“A Significant Part of an Insignificant Identity”: the Re-Articulation of North-East Scots between Tradition and Globalization

Cover Page

Abstract


In Britain the conflict between the national standard and regional languages and varieties, or rather those perceived to be ‘only’ a dialect, is still going strong and Scots plays a peculiar role in it. It is recognised and afforded a certain level of protection and promotion under the European Charter for Regional and Minority Languages (ECRML). While related to English, Scots has a number of regional varieties and it stands in competition with other varieties of English within Scotland. North-East Scots (NE Scots), also known as ‘the Doric’, in particular occupies a rather special place within the sphere of Scots. While research has often focused on the perceived status of urban versus rural Scots, this paper examines the attitudes towards NE Scots with regard to identity construction as displayed by its speakers in rural areas and small towns in the North-East. Another focal point is the use of the regional variety as a perceived act of resistance against the ostensible dominance of English. Within the mind of its speakers what kind of identity do they feel they have - a largely local/regional, a national Scottish, a British one or something entirely different? The analysis of interview data highlights that respondents’ statements and their actual linguistic behaviour reinforce the affirmation of their regional identity; the extent to which this occurs will also be investigated.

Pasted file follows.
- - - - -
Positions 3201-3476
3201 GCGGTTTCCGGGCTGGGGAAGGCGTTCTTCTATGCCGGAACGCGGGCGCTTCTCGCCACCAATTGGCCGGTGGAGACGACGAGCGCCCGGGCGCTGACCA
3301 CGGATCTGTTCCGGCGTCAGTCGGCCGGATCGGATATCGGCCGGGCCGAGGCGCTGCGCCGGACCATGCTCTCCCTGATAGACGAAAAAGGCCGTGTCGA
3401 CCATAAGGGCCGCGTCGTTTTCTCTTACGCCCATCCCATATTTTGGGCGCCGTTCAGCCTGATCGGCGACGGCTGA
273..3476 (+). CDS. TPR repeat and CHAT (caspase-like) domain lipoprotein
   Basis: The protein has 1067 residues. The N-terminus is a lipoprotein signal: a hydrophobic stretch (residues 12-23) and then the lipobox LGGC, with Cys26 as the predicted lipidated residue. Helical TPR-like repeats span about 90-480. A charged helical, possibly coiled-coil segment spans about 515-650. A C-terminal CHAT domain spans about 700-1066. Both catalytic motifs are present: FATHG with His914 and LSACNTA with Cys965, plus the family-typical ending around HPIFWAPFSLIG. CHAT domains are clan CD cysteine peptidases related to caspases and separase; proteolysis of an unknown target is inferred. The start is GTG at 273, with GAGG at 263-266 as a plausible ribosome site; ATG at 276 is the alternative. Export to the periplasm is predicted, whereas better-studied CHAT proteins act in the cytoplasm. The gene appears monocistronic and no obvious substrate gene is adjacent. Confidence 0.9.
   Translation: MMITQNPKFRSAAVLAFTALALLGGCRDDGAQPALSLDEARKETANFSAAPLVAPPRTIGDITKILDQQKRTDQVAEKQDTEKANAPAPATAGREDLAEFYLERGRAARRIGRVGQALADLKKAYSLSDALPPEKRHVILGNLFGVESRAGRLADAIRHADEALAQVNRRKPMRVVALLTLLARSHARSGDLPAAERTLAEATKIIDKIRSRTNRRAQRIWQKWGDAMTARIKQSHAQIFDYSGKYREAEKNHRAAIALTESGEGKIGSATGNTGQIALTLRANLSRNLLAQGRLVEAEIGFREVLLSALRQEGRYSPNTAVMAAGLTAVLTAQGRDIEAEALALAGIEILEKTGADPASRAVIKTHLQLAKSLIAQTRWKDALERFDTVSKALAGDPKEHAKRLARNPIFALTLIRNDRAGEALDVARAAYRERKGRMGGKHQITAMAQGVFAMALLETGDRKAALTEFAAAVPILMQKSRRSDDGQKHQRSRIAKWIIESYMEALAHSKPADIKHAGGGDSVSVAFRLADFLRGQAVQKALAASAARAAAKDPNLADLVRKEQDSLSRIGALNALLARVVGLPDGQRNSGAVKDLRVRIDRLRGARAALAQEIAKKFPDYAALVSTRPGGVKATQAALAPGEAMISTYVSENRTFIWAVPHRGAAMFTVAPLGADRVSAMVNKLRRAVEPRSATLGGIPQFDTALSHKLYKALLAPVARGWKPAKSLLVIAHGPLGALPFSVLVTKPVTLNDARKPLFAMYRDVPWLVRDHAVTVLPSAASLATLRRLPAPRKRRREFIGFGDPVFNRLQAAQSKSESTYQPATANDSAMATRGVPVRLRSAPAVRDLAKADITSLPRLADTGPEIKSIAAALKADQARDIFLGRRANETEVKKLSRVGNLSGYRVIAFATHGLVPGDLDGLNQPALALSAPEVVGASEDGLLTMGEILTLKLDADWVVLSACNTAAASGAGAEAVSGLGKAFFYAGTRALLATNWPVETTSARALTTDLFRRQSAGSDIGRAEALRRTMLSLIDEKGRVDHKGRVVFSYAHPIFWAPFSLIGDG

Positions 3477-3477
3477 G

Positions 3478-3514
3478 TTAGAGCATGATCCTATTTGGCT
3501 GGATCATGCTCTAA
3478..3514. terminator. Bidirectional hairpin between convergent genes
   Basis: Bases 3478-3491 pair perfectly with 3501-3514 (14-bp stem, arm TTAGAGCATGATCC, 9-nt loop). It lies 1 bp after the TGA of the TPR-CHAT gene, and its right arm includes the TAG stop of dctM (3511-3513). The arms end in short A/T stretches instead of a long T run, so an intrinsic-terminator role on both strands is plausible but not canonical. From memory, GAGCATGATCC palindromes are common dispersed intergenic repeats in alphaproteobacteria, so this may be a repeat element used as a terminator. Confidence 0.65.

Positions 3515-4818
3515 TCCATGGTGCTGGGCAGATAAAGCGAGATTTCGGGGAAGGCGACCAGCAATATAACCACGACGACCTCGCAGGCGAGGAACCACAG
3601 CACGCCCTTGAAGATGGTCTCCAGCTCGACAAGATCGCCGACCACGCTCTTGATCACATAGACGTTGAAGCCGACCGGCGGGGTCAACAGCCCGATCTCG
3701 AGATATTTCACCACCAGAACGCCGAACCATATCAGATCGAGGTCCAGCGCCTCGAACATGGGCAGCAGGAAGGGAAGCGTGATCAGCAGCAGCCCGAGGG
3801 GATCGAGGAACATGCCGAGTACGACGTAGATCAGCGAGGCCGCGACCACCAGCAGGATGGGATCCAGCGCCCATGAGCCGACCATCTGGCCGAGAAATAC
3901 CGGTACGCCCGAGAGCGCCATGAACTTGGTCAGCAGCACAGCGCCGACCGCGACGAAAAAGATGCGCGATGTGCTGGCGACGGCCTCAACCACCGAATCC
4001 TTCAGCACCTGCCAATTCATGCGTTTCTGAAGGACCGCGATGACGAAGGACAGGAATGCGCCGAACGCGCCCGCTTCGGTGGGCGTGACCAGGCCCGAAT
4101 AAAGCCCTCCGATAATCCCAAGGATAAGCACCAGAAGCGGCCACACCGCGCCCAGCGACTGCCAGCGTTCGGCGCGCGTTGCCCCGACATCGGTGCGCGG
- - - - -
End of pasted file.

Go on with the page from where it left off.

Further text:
About the authors

Barbara Loester

University of Winchester

Author for correspondence.
Email: barbara.loester@winchester.ac.uk
Sparkford Road, Winchester, SO22 4NR, United Kingdom

References